Learning from experience
Two years ago, P3pharmacy magazine spoke to some pharmacists offering in-store weight management services. We have contacted two of these pharmacists for an update.
In 2016, Broadway Pharmacy in Bexleyheath had just started offering Alphega’s Growing Healthy scheme. “It never really took off, because we couldn’t get funding through the local authority,” says pharmacist Bipin Patel. “We still have our own weight reduction service with Lipotrim and this does quite well, attracting one or two people into the pharmacy every week, depending on how actively we’ve been marketing ourselves. Most people hear about our weight loss service by word of mouth, and we mention it during the New Medicine Service and MURs. The Lipotrim service is similar to when we launched it, although we now also offer a diabetes awareness service and a healthy heart service so we can give appropriate advice if it is relevant. We attract people of all ages and they come in weekly to be weighed and discuss how they are getting on.”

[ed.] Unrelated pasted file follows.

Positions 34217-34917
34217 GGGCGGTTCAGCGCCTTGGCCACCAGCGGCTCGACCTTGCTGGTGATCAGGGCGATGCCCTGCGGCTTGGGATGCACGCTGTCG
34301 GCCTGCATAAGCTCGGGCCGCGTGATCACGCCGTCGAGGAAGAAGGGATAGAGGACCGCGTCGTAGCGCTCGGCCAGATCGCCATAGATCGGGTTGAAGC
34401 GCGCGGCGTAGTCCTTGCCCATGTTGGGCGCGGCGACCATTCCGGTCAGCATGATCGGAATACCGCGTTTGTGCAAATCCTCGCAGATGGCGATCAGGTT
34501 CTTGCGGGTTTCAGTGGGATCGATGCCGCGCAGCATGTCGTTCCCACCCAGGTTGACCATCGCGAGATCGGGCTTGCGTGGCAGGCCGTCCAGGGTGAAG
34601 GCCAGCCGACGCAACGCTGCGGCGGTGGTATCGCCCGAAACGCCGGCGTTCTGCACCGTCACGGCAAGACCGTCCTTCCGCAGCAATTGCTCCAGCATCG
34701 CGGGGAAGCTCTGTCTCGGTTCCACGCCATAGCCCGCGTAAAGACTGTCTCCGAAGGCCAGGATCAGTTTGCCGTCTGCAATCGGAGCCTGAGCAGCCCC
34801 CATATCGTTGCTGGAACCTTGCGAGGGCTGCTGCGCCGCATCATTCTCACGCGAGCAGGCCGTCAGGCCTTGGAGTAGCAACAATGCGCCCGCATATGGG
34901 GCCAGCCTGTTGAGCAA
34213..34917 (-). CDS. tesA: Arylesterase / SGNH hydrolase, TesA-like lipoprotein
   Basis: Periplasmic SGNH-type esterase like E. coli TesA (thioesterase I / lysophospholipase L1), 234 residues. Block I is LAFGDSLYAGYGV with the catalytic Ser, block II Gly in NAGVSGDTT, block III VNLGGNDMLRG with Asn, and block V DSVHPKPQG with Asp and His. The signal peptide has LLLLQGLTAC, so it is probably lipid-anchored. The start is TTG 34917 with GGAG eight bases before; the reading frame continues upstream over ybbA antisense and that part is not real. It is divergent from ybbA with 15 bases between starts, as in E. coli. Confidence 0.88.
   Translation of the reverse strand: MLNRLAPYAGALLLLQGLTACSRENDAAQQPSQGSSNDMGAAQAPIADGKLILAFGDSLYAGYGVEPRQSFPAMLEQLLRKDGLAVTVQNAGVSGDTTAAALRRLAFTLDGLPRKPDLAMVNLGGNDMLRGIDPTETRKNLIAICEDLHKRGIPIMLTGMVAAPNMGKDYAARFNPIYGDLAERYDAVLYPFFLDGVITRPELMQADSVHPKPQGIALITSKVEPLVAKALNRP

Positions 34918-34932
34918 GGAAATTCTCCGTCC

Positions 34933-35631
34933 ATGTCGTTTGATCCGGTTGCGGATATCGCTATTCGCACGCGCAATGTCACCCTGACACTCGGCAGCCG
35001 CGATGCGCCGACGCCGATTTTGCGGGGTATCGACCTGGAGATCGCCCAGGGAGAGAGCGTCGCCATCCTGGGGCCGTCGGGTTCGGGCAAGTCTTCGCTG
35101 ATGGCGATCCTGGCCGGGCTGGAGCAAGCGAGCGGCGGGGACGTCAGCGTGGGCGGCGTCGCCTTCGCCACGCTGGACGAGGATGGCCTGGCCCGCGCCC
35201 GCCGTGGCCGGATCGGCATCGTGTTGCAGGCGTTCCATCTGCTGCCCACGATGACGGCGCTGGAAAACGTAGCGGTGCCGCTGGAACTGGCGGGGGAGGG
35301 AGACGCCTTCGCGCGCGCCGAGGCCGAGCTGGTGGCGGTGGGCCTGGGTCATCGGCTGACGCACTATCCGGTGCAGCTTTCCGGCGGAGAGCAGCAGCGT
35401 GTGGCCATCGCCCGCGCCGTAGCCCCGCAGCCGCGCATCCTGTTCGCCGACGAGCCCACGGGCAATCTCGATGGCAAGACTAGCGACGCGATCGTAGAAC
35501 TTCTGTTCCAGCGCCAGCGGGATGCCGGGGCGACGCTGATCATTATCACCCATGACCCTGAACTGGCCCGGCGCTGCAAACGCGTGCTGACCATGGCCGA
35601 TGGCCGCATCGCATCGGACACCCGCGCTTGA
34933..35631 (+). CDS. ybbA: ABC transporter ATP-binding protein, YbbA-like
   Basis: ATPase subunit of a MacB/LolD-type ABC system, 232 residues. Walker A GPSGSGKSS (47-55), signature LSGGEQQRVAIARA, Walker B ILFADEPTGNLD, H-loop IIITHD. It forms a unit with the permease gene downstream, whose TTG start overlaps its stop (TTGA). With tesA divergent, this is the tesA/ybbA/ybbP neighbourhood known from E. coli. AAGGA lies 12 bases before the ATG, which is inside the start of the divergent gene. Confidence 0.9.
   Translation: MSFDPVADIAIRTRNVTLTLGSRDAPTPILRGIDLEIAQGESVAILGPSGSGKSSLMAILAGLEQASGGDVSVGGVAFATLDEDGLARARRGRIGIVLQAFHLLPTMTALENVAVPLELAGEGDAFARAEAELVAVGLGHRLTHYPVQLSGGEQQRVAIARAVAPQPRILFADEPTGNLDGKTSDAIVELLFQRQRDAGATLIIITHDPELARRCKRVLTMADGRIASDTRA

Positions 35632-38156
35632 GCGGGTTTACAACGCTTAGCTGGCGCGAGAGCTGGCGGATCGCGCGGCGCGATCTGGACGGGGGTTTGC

In 2016, Whitworth Pharmacy in Fitzwilliam, Wakefield, was offering a free weight management service, and the local health authority recently commissioned a service in the area. “GPs refer patients to the commissioned weight management service for 12 weeks,” says pharmacist and manager Lynn James. “After this, the patients are given a list of pharmacies they can go to for further weight loss support. We’re still waiting for people to come in. It’s left to the patients, with no one to check up on them once they’ve finished their 12 weeks, but it’s still early days. We are hoping to see an increase in footfall once the service becomes more established. We still do regular weight checks for our customers, although not as many as we were doing two years ago when we had a big marketing push. We get referrals from GPs for blood pressure checks, so we discuss weight management and lifestyle factors at the same time.”